The Trump administration is requesting $25.2 billion for NASA in fiscal 2021, a 12 percent increase that includes $3.3 billion to kickstart development of a human-rated lander for the Artemis moon program. Nearly half of the budget request, $12.3 billion, is devoted to new and ongoing projects focused on the return to the moon and eventual flights to Mars.
European Space Agency member states on Thursday committed nearly 12.5 billion euros ($13.8 billion) to fund ESA programs over the next three years, promising money to grow Europe’s fleet of satellites studying Earth’s changing climate, contribute to NASA-led lunar exploration efforts, and continue ESA’s participation in the International Space Station until 2030.
A Northrop Grumman Antares rocket rolled out to its launch pad on Virginia’s Eastern Shore early Tuesday, setting the stage for liftoff Saturday on a resupply flight to the International Space Station that will debut an upgraded launcher and Cygnus cargo vehicle capable of hauling heavier payloads into orbit.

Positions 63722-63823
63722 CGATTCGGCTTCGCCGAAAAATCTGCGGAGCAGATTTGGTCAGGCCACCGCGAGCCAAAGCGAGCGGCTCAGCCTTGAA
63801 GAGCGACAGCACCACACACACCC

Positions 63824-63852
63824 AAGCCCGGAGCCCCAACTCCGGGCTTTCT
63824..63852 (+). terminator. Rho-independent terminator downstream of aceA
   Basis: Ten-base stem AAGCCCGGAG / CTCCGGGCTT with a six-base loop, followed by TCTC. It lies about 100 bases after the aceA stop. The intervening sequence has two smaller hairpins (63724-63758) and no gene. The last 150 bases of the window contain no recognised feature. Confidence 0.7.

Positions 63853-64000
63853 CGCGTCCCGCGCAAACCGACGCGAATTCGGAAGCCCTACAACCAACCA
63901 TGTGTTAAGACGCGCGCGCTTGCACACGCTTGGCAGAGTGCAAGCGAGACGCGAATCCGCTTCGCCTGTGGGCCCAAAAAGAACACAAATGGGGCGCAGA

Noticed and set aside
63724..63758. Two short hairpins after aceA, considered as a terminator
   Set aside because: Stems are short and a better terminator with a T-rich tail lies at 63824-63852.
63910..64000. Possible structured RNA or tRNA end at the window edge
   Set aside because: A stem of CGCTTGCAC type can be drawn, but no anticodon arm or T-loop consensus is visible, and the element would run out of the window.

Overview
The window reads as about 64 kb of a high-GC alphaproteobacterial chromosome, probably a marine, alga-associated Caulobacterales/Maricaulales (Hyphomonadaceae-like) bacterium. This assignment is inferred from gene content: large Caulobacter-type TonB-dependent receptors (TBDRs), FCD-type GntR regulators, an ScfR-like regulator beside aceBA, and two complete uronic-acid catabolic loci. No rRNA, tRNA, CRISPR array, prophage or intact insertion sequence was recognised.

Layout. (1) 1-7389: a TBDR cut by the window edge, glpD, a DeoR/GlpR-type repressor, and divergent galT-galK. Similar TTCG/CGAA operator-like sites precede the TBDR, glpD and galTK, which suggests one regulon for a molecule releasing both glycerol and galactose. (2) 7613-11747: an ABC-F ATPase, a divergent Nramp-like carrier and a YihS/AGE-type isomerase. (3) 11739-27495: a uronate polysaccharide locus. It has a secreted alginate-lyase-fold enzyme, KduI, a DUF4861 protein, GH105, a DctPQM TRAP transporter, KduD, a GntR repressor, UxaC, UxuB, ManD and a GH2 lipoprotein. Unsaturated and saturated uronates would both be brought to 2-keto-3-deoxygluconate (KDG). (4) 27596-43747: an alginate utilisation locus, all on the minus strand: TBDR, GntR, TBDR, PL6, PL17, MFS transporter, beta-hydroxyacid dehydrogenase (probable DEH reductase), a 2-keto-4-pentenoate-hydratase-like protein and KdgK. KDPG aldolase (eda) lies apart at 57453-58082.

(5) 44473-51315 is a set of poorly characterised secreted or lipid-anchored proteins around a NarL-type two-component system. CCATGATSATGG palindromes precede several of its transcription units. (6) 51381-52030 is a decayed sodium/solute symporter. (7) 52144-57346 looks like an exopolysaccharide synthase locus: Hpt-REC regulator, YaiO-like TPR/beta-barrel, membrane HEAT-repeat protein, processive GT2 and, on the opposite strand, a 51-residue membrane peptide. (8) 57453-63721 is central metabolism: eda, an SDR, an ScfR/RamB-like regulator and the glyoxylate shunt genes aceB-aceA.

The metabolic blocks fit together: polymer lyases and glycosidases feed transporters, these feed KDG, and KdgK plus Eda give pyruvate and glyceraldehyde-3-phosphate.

Speaking with Spaceflight Now on the sidelines of the International Astronautical Congress this week, NASA Administrator Jim Bridenstine offered his assessment on the status of a budget battle to secure funding for the agency’s Artemis program, which seeks to achieve the next human landing on the moon by the end of 2024.
Blue Origin has partnered with Lockheed Martin and Northrop Grumman to build elements of the company’s human-rated lunar lander, and Draper will lead development of the lander’s avionics and guidance systems, with an aim to be ready to land a crew on the moon by 2024, company founder Jeff Bezos announced Tuesday.
NASA hopes to have a new leader for the agency’s human spaceflight directorate by the end of the year to replace Bill Gerstenmaier, who held the post for nearly 14 years before his reassignment in July amid the Trump administration’s push to land humans on the moon by 2024, a NASA official said Wednesday.
Racing against the clock to meet the Trump administration’s 2024 deadline to land astronauts on the moon, NASA plans to select Northrop Grumman to build a pressurized habitation module derived from the company’s Cygnus cargo craft for living quarters for crews transiting to and from the lunar surface.